5 The evaluation team or your adviser will help decide if you reached your goal. If you have, they will approve your project. If you have not reached your goal, you may have to spend more time on it or revise the plan. See if your local newspaper might be interested in reporting on your project. There is a sample news release in the Advice to Advisers section of this CD-ROM. After your "Speak Out for FCCLA" project has been completed and approved, ask your adviser to order your Power of One ribbon, pin, or charm. Wear it proudly! Next Steps If you complete all five Power of One units, fill out the Five Unit Recognition Form. Send it to your state adviser for state and national FCCLA recognition. Check out the Recognition section for other ideas for recognizing your accomplishments. There are other national FCCLA programs that deal with the same project areas as "Speak Out for FCCLA." Some examples are listed below. Ask your adviser about how to become involved in these programs. If your "Speak Out for FCCLA" project focused on... Creating a poster, bulletin board, display, computer demonstration, video, slide show, etc.; keeping chapter scrapbook; creating home page or newsletter Explaining FCCLA to family members Explaining Family and Consumer Sciences classes and FCCLA to potential members Publicizing a project, writing media releases, contacting the press, appearing on TV or radio Organizing National FCCLA Week activities You might want to try... Applied Technology STAR Chapter Showcase STAR Families First ("You-Me-Us") Interpersonal Communications STAR National Programs in Action STAR Brand FCCLA materials Promote and Publicize FCCLA! STAR Chapter Showcase STAR Promote and Publicize FCCLA! STAR All national FCCLA programs Brand FCCLA materials Explaining FCCLA to administrators, counselors, school board members, government officials; National Programs in Action STAR Interpersonal Communications STAR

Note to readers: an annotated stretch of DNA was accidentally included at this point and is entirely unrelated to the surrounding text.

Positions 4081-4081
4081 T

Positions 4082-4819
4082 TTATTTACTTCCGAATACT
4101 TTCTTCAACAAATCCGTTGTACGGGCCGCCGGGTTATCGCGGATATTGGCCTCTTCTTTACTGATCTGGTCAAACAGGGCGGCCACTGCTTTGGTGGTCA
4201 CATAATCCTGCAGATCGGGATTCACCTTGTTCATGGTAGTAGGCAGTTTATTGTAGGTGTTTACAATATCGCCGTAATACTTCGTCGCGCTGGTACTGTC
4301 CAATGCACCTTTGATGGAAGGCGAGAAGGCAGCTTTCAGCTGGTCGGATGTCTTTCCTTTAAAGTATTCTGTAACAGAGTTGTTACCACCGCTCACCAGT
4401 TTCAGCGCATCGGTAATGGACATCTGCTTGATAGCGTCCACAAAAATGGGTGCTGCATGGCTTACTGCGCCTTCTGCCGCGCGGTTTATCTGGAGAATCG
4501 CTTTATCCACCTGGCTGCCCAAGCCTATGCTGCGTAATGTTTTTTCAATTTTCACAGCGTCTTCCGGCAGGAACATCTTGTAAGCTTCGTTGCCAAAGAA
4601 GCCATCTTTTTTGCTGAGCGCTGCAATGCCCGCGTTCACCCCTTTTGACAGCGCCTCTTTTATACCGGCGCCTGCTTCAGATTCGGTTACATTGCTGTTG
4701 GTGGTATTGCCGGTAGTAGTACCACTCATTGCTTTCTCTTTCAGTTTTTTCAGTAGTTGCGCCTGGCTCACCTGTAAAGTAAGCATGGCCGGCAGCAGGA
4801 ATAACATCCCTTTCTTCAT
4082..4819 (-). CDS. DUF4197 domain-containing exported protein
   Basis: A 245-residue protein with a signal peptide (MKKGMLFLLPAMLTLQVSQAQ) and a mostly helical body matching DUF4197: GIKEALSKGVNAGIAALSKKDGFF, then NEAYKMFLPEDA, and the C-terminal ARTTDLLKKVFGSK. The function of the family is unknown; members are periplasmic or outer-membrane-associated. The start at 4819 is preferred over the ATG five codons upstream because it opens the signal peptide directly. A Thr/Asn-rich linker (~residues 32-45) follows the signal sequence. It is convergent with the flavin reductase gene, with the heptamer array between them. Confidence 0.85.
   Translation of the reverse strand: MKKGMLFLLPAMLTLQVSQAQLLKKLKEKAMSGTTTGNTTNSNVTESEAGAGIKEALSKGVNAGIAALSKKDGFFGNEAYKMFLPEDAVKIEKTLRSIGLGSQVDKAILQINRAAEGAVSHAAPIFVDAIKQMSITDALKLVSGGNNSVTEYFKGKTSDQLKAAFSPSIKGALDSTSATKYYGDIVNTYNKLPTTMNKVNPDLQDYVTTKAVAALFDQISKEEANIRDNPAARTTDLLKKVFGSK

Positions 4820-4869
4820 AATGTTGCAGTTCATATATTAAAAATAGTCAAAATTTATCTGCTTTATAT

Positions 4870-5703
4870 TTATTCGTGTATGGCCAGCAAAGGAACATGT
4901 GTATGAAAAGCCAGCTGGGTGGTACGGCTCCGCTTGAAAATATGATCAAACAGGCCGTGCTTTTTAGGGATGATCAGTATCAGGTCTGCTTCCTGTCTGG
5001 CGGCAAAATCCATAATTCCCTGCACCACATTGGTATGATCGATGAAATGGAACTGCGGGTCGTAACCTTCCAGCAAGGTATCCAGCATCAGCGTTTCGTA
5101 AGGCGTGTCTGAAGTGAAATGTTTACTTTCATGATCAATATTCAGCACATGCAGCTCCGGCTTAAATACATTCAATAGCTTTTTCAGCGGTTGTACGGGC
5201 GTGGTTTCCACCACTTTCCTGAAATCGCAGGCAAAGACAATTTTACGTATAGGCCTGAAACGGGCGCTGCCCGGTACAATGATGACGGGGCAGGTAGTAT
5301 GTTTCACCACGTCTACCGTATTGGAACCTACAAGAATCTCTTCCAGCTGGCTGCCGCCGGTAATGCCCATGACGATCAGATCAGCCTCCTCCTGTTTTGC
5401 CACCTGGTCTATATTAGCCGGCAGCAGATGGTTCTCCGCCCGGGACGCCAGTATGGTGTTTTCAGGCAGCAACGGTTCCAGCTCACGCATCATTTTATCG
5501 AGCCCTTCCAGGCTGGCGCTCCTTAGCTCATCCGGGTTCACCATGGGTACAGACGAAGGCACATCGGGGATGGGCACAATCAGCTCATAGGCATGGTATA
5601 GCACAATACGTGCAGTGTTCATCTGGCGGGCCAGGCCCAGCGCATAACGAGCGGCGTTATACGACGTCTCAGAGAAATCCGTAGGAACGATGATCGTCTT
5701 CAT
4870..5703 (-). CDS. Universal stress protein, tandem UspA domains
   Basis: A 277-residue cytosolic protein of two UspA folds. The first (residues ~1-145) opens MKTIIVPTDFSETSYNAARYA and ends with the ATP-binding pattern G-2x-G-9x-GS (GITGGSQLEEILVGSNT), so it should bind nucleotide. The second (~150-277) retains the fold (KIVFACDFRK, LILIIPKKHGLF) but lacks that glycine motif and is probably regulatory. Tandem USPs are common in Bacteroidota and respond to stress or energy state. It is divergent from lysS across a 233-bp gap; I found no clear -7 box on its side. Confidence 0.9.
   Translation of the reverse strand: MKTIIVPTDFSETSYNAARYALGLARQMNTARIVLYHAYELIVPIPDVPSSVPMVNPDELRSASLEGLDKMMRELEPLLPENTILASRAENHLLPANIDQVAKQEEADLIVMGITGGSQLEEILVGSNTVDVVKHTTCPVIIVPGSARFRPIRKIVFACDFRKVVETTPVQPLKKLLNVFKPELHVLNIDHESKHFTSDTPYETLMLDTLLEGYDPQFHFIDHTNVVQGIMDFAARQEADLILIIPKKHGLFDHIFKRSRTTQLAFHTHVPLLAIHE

6 requesting donations Promote and Publicize FCCLA! STAR Demonstrating a STAR Any STAR Resources There is a wealth of resources available to assist you with your Speak Out for FCCLA project: In your community Media professionals, public relations professionals School departments School media center School newspaper staff or journalism teacher Career and technical schools League of Women Voters At the library or bookstore Writing Effective News Releases How to Get Free Publicity for Yourself, Your Business, or Your Organization by Catherine V. McIntyre Public Relations Kit for Dummies by Eric Yaverbaum with Robert Bly Free Publicity: A TV Reporter Shares the Secrets for Getting Covered on the News by Jeff Crilley Desktop Publishing and Design for Dummies by Roger C. Parker Building a Web Site for Dummies by David A. Crowder and Rhonda Crowder The Non-Designer's Web Book by Robin Williams and John Tollett Digital Filmmaking for Teens by Pete Shaner and Gerald Everett Jones Gala!: The Special Planner for Professionals and Volunteers by Patti Coons The Essential Planning Kit by Godfrey Harris Assemblies and Pep Rallies: The Best of Leadership Magazine (available from NASSP) The Quick and Easy Way to Effective Speaking by Dale Carnegie From FCCLA Teen Times FCCLA Is video/dvd FCCLA Chapter Handbook Brand FCCLA materials
7 Online Conduct an online search through Google or another search engine for a topic related to your project area. Some of the following sites might be applicable: FCCLA Website Beginner Tutorials for Teens A Beginner s Guide to HTML HTML: An Interactive Tutorial for Beginners Campus Publicity Techniques Publicity Primer The Ultimate PR & Publicity Secret 6 Easy Steps to a Winning Press Release Note: FCCLA encourages students to use the Internet only under the supervision of a responsible adult. Introduction Power of One Basics Tips for Leaders Advice to Advisers Power of One Units Recognition Dynamic Leadership Site Map Search Family, Career and Community Leaders of America, Inc. National FCCLA
WHAT S INSIDE INTRODUCTION:WHY MEDIA IS IMPORTANT.................................. 2 TYPES OF MEDIA.......................................................... 4 Newspapers...............................................................